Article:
The 4-inch, 854-by-480 Super AMOLED screen on the Fascinate accents this slab-style Android smartphone whose size is in between the 3.7-inch screen on the HTC Incredible and the 4.3-inch screen on the Droid X. Although the body design is somewhat generic compared to the Incredible and Droid X, it more than compensates in its software capabilities and stellar features powered by a 1GHz Hummingbird processor . The gorgeous screen is surpassed only by what it displays, most notably the Media Hub, Samsung Social Hub, and full HTML browser. The Media Hub allows you to buy or rent movies or TV shows optimized for the screen and syncs everything to your account rather than your phone, so you will never have to pay for something twice. The Samsung Social Hub integrates your email, phone, and social networking contacts, while allowing you to post and see any recent social media updates on your home screen. The AMOLED screen comes in quite handy when you’re taking pictures using the Fascinates 5 megapixel camera with auto-focus and 4x zoom. Conversely, the Samsung fascinate has its drawbacks. Its original platform is the Android 2.1 OS; however, Android 2.2 OS is slated to be released soon and will contain Adobe Flash. Additionally, users have reported that the GPS can be inaccurate, and the exclusive use of Bing on the browser is not a popular feature by far. Nevertheless, the Verizon Wireless 3G network allows this social networking and media monster to outperform many of its competitors.

The Tablet: Motorola Xoom

Source: Verizon Wireless

What’s not to like about the Motorola Xoom? It has a powerful, dual-core processor that fuels Android 3.0 (specifically designed for tablets) on a 10.1-inch HD widescreen. On the outside, the Xoom boasts a 2 megapixel Webcam, 5 megapixel camera with 720p HD video capture and playback, and dual stereo speakers. Under the hood, the Xoom shows why it is more than capable of competing with any tablet. It has 32 GB of storage with the ability to increase it with a micro-SD memory card. Additionally, Android 3.0 allows for the “Home Screen” button and “Back” button to move directly to the screen, so there are actual buttons on the front of the tablet. The OS also allows for full support from the Android marketplace, official Google Apps, GPS navigation, and a desktop-style tabbed web browser.  So the only real question left: what’s not to like about the Xoom? There are a few subtle drawbacks to Motorola Xoom. It is slightly heavier than other tablets, which can be significant considering that you will be holding it for extended periods of time. The smears and smudges that can build up from playing games, such as Angry Birds, are more noticeable than on other tablets, and the Xoom requires an additional dock to extract videos. The biggest drawbacks, however, are the 4G upgrade and price. If you want to access the highly publicized 4G LTE network provided by Verizon Wireless, you will have to part ways with your Xoom for up to 6 days or connect using a 4G modem. Though this doesn’t seem like a lengthy separation, it can seem longer when you’re without a device that is part of your everyday life. The cheapest Xoom starts and $599.99 and requires a two-year contract that can range from $20-$35/month with a $350 early termination fee. If you don’t want to be locked in, the Xoom is $799.99.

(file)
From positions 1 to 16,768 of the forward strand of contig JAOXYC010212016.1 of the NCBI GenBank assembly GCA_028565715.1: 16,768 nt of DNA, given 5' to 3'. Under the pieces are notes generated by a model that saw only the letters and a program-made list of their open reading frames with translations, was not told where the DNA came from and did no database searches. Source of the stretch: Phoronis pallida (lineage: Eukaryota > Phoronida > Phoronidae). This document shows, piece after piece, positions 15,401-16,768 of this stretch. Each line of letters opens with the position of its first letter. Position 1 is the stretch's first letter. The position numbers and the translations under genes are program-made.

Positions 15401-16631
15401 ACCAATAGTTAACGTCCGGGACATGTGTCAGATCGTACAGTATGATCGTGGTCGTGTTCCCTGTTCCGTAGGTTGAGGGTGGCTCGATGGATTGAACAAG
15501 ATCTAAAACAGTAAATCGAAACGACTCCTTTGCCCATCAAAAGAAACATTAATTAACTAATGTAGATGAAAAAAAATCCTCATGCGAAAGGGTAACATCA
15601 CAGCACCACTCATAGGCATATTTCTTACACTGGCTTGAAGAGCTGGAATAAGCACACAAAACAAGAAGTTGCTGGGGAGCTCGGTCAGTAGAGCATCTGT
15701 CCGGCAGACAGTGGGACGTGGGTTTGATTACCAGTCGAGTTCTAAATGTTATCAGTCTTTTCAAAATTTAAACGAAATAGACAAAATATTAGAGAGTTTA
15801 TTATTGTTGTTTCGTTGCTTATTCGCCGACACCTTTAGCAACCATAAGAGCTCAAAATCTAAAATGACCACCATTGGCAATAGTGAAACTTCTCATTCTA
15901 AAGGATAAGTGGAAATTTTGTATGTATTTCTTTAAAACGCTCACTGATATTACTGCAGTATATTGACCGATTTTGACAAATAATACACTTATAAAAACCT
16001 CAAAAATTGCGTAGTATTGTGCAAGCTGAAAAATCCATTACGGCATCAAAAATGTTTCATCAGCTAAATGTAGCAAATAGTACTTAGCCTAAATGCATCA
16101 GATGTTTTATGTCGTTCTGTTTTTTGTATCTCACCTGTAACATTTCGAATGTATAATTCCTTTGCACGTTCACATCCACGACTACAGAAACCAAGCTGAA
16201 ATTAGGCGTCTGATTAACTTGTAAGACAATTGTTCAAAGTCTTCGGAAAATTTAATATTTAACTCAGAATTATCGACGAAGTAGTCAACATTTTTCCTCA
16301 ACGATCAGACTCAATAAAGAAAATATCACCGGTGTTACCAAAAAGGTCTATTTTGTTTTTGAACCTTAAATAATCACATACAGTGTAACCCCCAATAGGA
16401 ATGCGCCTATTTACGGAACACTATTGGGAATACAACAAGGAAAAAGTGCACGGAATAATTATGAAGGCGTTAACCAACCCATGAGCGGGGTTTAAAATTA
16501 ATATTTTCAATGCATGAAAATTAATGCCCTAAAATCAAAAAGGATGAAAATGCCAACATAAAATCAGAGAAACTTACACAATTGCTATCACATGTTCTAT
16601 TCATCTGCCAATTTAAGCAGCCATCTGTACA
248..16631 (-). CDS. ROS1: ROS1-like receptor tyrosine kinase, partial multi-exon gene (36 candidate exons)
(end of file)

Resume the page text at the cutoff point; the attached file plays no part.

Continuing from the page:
The Go-Anywhere Device: LG VL600 4G LTE modem

Source: Winarco.com

Need a go anywhere, do anything modem? Look no further than the LG VL600 4G LTE modem. This handy little device has been known outperform some home internet connections, supports HD video without buffering, and can handle multiplayer gaming thanks to Verizon Wireless’s 4G network. Nevertheless, the LG VL600 is rather bulky for a USB modem, and the hinge that protects the drive does not scream durability. Additionally, this modem is not yet supported on Macs and does not have the option for an unlimited plan. The LG VL600 is priced at $249.99 without a contract and $149.99 with a 2 year contract. Plans begin at $50/month for 5Gb or $80/month for 10 GB, plus $10/extra GB.